What qualifies as passive income?
Of course, many would argue the investments mentioned above do qualify as passive income streams. But if you want true passive income, true set and forget investment options, there’s really only a few ways to achieve this. The one we’re going to talk about today is investing in a pooled mortgage fund:
Pooled mortgage fund as passive income
A pooled mortgage fund is pretty much what it sounds like and is a true passive income stream.
A fund manager pools a group of investors’ funds and then loans the money out to borrowers in the form of a registered mortgage. The fund manager is responsible for everything including sourcing the borrowers, conducting due diligence and managing the loan to make sure the money and interest is paid back on time. The investor then earns their passive income via the interest that is paid on the loans.
Once you’ve committed to your investment, you really don’t have to do anything other than check your bank account for those monthly or quarterly interest payments, known as distributions. With most pooled mortgage funds currently paying between 5 and 10 percent per annum, it’s no wonder it rivals the more traditional property investments or share portfolios as a quality passive income option.
Other benefits of investing in a pooled mortgage fund
There’s no denying that investing in the Australian property market, especially with rising prices and low interest rates, is smart. But what if you want all the benefits of investing but you either don’t have the capital for a new property or don’t actually want to buy a new property. Pooled mortgage funds could be the answer.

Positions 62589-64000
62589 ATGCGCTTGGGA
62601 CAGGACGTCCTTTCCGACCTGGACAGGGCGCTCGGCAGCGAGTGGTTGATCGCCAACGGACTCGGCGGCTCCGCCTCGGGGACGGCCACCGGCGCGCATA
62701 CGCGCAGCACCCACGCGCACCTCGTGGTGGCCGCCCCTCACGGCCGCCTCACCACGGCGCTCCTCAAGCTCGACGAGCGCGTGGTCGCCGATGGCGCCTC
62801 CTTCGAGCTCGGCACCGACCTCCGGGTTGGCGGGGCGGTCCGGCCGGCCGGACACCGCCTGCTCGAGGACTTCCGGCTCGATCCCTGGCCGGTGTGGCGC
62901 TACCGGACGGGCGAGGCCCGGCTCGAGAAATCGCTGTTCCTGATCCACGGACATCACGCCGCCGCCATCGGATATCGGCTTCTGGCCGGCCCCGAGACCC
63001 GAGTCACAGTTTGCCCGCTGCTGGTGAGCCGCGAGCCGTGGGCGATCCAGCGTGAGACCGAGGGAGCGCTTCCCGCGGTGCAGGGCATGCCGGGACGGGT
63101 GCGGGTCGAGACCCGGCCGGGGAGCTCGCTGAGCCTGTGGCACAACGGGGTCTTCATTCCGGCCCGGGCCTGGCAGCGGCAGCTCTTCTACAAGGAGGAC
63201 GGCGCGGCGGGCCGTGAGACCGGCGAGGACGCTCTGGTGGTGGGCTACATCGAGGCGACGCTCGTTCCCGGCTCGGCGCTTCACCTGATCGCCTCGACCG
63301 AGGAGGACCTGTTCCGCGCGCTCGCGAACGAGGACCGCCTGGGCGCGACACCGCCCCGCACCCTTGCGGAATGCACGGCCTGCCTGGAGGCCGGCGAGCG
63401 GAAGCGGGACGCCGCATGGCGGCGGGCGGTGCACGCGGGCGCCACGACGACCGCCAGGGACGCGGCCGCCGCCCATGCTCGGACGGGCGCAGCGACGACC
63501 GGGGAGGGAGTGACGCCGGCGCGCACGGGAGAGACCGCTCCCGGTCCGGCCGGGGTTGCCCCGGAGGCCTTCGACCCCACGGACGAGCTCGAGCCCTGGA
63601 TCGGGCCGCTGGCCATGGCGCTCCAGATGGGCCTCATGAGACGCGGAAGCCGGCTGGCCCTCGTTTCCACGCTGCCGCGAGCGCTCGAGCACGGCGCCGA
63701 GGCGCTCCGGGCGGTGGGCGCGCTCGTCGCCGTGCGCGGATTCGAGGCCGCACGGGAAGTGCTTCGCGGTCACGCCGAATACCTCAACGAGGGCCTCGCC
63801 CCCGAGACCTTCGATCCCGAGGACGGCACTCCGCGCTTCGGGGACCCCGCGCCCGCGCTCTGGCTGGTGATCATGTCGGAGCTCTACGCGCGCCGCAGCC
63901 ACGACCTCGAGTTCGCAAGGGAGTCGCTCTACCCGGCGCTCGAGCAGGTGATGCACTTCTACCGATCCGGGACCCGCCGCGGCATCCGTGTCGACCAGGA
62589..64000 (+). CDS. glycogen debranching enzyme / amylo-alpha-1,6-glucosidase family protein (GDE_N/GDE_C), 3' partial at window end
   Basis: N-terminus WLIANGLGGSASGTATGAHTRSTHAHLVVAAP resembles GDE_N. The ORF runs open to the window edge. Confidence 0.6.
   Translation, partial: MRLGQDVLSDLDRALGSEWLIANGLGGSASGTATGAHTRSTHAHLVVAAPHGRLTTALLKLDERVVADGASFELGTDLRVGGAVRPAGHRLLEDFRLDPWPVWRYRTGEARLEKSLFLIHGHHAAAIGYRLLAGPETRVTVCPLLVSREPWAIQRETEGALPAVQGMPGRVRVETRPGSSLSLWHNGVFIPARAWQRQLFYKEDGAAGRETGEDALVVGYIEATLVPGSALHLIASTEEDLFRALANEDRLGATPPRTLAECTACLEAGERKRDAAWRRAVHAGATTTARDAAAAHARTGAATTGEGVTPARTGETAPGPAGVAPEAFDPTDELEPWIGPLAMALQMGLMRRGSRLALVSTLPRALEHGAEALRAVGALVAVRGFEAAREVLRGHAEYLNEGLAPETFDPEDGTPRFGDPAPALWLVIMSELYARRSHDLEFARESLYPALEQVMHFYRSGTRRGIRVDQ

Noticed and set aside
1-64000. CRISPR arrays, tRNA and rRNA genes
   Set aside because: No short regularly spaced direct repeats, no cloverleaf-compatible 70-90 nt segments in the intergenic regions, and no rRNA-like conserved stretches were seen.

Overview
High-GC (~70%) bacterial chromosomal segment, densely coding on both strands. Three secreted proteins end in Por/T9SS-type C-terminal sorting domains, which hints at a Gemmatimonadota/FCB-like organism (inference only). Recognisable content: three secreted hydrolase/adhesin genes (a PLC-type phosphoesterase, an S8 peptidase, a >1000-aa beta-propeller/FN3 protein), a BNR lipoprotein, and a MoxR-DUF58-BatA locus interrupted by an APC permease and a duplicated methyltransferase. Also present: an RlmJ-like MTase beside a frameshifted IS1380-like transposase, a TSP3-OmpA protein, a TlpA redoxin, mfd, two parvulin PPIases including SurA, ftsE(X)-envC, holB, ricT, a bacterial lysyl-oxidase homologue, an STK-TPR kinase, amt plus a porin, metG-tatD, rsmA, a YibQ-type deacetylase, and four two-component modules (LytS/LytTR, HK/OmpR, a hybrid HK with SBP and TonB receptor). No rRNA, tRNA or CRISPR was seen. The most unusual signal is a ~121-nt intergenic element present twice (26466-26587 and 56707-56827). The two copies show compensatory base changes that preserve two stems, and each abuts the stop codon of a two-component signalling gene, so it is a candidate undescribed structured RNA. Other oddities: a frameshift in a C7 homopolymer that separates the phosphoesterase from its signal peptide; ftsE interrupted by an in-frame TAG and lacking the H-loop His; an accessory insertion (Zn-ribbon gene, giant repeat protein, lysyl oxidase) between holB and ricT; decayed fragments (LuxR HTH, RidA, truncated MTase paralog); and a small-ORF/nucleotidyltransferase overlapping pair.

You get to invest a certain amount of money for a certain amount of time. You collect interest along the way and once the investment has been repaid, your initial capital investment is returned.
And because you can invest with as little as $10,000, investing in a pooled mortgage fund is accessible to many more people.
The pooled funds you use to invest aren’t used for just one mortgage. Rather, the money is invested across a range of mortgages. This not only diversifies your portfolio but it also reduces the risk by spreading it out across multiple mortgages. So, even if one borrower defaults on their loan, you still have the remaining loans paying a return.
Safe as houses
The loans that make up a pooled mortgage fund are secured by property. And to make the investment even more secure, a loan-to-value ratio (LVR) is set at a maximum of 75 percent. What this means is that a loan is never more than 75 percent of what the property is actually worth.
For example, only $700,000 will be loaned against a property valued at $1M. In relation to the investment, this means that if a borrower defaulted on their loan the mortgage manager would take possession and sell the security property.
The value of the property would have to fall by more than 25 percent before it may become difficult to recuperate the loan amount.
Pooled mortgage fund – a truly passive investment option
As you can see, pooled mortgage funds can create genuine passive income streams with an initial outlay of as little as $10,000.
If you’re interested in learning more about investing in APG’s pooled mortgage fund, please contact [email protected]